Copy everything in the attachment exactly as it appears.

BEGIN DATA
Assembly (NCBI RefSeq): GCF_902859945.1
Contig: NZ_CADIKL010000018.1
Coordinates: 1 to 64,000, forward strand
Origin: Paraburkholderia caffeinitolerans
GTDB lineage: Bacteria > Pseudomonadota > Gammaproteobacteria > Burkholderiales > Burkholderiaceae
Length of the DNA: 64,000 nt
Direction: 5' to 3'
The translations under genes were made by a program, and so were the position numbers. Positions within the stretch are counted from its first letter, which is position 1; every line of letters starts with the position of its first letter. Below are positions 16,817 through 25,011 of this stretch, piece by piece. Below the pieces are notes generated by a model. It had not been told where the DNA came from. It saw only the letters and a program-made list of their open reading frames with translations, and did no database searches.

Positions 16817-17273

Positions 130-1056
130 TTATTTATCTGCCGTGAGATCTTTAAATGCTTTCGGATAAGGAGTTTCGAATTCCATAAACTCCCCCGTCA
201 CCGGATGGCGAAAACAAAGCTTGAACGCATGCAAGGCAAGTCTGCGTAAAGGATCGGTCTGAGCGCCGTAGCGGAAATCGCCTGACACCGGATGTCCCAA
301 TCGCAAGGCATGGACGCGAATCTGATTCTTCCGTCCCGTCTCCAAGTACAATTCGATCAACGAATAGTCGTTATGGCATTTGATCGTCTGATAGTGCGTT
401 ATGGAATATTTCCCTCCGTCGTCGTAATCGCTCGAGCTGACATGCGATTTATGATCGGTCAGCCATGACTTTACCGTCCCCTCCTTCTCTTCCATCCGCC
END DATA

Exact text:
Assembly (NCBI RefSeq): GCF_902859945.1
Contig: NZ_CADIKL010000018.1
Coordinates: 1 to 64,000, forward strand
Origin: Paraburkholderia caffeinitolerans
GTDB lineage: Bacteria > Pseudomonadota > Gammaproteobacteria > Burkholderiales > Burkholderiaceae
Length of the DNA: 64,000 nt
Direction: 5' to 3'
The translations under genes were made by a program, and so were the position numbers. Positions within the stretch are counted from its first letter, which is position 1; every line of letters starts with the position of its first letter. Below are positions 16,817 through 25,011 of this stretch, piece by piece. Below the pieces are notes generated by a model. It had not been told where the DNA came from. It saw only the letters and a program-made list of their open reading frames with translations, and did no database searches.

Positions 16817-17273

Positions 130-1056
130 TTATTTATCTGCCGTGAGATCTTTAAATGCTTTCGGATAAGGAGTTTCGAATTCCATAAACTCCCCCGTCA
201 CCGGATGGCGAAAACAAAGCTTGAACGCATGCAAGGCAAGTCTGCGTAAAGGATCGGTCTGAGCGCCGTAGCGGAAATCGCCTGACACCGGATGTCCCAA
301 TCGCAAGGCATGGACGCGAATCTGATTCTTCCGTCCCGTCTCCAAGTACAATTCGATCAACGAATAGTCGTTATGGCATTTGATCGTCTGATAGTGCGTT
401 ATGGAATATTTCCCTCCGTCGTCGTAATCGCTCGAGCTGACATGCGATTTATGATCGGTCAGCCATGACTTTACCGTCCCCTCCTTCTCTTCCATCCGCC